1I appeal to you therefore, brothers and sisters, by the mercies of God, to present your bodies as a living sacrifice, holy and acceptable to God, which is your spiritual worship. 2Do not be conformed to this world, but be transformed by the renewing of your minds, so that you may discern what is the will of God—what is good and acceptable and perfect.
3For by the grace given to me I say to everyone among you not to think of yourself more highly than you ought to think, but to think with sober judgment, each according to the measure of faith that God has assigned. 4For as in one body we have many members, and not all the members have the same function, 5so we, who are many, are one body in Christ, and individually we are members one of another. 6We have gifts that differ according to the grace given to us: prophecy, in proportion to faith; 7ministry, in ministering; the teacher, in teaching; 8the exhorter, in exhortation; the giver, in generosity; the leader, in diligence; the compassionate, in cheerfulness.
For the past several weeks, we’ve been on a journey through the seven spiritual gifts found in Romans, chapter 12. And despite our natural tendency, when we hear the word “gift” to think, “Oh, for me?” These gifts are not that kind. They are not special talents or abilities that God gives to us like birthday presents, but rather they are all the things that all of us have at our disposal to give to God as our “living sacrifice,” our “spiritual worship,” our blessing to the church and to the community.
So today we come to the very last gift on our list: Compassion, which Paul tells us is a gift that should be given in cheerfulness. We’ll explore later what exactly is that connection between compassion and cheerfulness.
But first, I know you’re going to be terribly disappointed, because today I have no long and complicated etymologies for you in Greek or Latin or Hebrew. This time, compassion really does mean compassion, and cheerfulness means, well, cheerfulness. But I do have three stories about compassion that I hope illustrate the gift even better than a dictionary could…although you should probably take the first story with a grain of salt!
One evening a wealthy businessman was riding in his limousine when he saw two men along the road eating grass. Disturbed, he yelled at his driver to stop, and he got out to investigate. He asked one man “Why are you eating the grass?” “We don’t have any money for food” the poor man replied. “So we have to eat grass.” “Well then, come with me to my house and I’ll feed you” the businessman said. “But sir, I also have a wife and two children with me. They are over there, under that tree.” “Ok, bring them along too” the businessman replied. Turning to the other poor man he stated, “You come with us, also.” The second man, in a pitiful voice, then said, “But sir, I also have a wife and SEVEN children with me!” “Very well then, bring them all” the businessman answered. They all piled into the limousine, which was no easy task. Once under way, one of the poor fellows turned to the businessman and said, “Sir, you are truly too kind.. Thank you for taking all of us with you. The businessman replied, “No problem, I’m glad I could help. Besides, you’ll really love my place…the grass is almost a foot high!”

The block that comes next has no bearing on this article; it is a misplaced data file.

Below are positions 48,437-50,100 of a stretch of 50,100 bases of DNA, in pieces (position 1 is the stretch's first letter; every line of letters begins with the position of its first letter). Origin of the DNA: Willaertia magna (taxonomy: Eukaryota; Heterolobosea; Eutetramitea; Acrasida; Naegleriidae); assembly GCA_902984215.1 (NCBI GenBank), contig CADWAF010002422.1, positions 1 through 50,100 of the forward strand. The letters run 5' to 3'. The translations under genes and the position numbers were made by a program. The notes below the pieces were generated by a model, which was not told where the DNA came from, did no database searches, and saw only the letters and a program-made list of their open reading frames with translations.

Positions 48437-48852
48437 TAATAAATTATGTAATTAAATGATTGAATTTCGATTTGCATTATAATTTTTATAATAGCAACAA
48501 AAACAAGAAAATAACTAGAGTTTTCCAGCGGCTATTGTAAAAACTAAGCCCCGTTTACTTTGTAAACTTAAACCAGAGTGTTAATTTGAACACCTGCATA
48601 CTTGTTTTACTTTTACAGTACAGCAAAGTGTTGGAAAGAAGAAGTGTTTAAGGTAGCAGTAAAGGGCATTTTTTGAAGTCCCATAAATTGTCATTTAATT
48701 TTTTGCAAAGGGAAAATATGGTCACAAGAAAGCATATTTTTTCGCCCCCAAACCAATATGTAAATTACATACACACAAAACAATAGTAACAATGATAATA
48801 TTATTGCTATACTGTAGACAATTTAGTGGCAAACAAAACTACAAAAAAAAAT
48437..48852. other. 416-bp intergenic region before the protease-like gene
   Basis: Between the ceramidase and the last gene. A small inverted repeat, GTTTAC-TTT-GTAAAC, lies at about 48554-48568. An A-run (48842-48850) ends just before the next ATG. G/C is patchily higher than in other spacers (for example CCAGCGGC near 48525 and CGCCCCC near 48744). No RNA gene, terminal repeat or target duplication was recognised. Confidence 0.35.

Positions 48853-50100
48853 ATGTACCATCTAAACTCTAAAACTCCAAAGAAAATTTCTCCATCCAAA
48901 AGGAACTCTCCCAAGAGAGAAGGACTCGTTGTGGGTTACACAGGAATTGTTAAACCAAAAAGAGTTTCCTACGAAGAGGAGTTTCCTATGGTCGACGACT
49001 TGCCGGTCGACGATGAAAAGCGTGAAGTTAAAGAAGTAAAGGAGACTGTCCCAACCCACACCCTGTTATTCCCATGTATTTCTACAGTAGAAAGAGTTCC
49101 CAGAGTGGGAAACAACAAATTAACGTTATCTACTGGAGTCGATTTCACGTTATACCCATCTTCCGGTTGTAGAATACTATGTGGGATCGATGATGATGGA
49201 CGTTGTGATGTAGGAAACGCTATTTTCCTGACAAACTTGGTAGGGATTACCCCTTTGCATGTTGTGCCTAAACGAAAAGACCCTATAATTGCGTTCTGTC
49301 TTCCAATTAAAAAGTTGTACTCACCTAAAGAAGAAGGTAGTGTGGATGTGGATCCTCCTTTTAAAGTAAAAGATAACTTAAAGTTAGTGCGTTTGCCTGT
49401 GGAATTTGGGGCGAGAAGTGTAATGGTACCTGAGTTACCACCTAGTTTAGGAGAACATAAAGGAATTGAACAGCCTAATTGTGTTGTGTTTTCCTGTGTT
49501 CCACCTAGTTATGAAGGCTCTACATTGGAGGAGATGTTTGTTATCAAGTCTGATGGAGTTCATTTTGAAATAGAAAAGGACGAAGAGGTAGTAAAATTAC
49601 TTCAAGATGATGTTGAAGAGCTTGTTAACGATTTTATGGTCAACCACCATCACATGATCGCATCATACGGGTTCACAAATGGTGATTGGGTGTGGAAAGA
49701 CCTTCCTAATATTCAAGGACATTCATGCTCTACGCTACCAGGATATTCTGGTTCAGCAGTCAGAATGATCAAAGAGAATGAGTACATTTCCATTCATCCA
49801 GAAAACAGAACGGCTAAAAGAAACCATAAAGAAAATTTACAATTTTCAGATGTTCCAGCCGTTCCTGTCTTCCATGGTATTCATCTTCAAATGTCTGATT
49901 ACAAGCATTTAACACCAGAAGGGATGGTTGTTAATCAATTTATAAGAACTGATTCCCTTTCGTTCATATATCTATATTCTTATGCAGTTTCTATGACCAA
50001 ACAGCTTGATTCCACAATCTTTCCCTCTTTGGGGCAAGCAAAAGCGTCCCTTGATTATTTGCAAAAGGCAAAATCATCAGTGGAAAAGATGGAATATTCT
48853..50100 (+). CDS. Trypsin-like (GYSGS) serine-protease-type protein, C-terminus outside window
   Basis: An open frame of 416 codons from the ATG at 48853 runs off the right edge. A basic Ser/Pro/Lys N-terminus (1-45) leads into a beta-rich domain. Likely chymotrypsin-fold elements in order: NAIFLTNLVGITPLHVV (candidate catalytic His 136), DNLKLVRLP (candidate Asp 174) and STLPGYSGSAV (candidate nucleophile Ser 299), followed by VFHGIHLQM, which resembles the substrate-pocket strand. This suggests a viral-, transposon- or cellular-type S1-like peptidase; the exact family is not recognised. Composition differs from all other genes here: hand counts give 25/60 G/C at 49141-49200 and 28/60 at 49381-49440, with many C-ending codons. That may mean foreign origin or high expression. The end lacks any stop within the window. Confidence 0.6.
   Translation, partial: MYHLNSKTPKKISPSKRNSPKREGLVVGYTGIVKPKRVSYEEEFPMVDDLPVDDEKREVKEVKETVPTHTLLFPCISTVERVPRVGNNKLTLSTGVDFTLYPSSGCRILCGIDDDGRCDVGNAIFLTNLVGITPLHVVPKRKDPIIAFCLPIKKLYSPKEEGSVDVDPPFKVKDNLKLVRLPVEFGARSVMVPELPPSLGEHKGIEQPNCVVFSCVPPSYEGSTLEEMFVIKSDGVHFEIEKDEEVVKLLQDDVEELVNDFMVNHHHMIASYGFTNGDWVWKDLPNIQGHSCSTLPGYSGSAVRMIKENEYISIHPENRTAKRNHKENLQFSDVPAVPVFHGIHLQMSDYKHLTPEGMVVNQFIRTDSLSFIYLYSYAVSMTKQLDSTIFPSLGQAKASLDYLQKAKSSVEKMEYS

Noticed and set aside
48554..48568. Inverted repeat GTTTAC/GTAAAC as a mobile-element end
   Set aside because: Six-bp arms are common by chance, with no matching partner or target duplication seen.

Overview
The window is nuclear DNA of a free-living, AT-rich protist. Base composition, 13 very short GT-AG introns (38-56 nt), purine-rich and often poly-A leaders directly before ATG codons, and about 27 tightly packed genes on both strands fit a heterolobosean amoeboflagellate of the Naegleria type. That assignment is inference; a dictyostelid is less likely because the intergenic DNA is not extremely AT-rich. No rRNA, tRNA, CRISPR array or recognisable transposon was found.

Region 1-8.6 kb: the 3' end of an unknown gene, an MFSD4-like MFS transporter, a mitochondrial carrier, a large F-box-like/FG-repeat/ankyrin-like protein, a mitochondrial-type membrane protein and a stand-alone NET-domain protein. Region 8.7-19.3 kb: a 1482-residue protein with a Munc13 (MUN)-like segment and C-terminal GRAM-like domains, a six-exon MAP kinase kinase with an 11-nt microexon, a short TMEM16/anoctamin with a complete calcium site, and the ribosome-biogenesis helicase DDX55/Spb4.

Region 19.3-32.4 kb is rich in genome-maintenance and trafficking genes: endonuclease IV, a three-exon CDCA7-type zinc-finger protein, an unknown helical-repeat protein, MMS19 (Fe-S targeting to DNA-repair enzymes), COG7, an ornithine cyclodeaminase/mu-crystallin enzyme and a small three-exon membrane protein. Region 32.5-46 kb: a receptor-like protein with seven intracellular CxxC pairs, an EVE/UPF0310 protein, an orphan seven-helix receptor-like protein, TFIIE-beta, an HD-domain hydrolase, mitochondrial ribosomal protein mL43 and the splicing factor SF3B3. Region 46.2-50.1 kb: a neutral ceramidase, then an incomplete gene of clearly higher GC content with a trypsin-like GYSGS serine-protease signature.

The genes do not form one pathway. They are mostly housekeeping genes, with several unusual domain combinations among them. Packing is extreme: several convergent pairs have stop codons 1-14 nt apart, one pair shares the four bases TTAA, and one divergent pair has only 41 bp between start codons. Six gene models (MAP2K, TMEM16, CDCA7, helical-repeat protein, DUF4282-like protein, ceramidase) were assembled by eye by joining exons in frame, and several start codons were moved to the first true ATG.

Compassion, like all seven of our spiritual gifts, is not a quality or personality trait that a person might passively possess. It’s something you actively do. When you see someone hurting or suffering, and you think or say, “awwww…poor thing!” that’s not compassion, at least not yet. That’s empathy, and it’s a good thing that can sometimes lead to compassion, although often it doesn’t. Empathy doesn’t become compassion until you actually give that person a hug, or a helping hand, or until you carry his burden, or suffer with her in solidarity.
One day a lawyer came to Jesus, in order to test him: “Teacher, what do I need to do to get eternal life?” Jesus answered, “What’s written in God’s Law? How do you interpret it?” The lawyer said, “That I should love the Lord God with all my passion and my intellect and my strength―and that I should love my neighbor as much as I love myself.”
“Good answer!” said Jesus. “Do that and you’ll live.” But looking for a loophole, the lawyer asked, “Wait a minute, Jesus―Just how would you define ‘neighbor’?”
Jesus answered by telling this story: “Once there was a man traveling from Jerusalem to Jericho. On the way he was attacked by robbers. They took his clothes, beat him up, and went off leaving him half-dead. Luckily for him, a pastor was on his way down the same road, but when the pastor saw the man he crossed over to the other side, and pretended he hadn’t seen. Then a church elder showed up; but she also went out of her way to avoid the injured man.
“Then a despised, dirty, no-good Samaritan came along (Samaritans were so universally hated, that the lawyer and most of the people in Jesus’ audience, including his disciples, would have barely even acknowledged a Samaritan as a human being! Think of some group of people you secretly detest or, look down upon, or are afraid of―maybe its illegal immigrants, or transvestites, or Republicans or Democrats, or drug dealers or child molesters, or corporate executives or circus clowns―whoever you are, there’s bound to be someone you despise).
Anyhow, when the despised, dirty, no-good Samaritan came along and saw the man’s condition, he felt compassion for him, and his dirty little, shriveled heart…went out to him. He gave him first aid, disinfecting and bandaging his wounds. Then he lifted him onto his donkey (probably a stolen donkey!), led him to an inn, and made him comfortable. In the morning he took out two silver coins (probably ill-gotten gain!) and gave them to the innkeeper, saying, ‘Take good care of him. If it costs any more, put it on my bill―I’ll pay you on my way back.’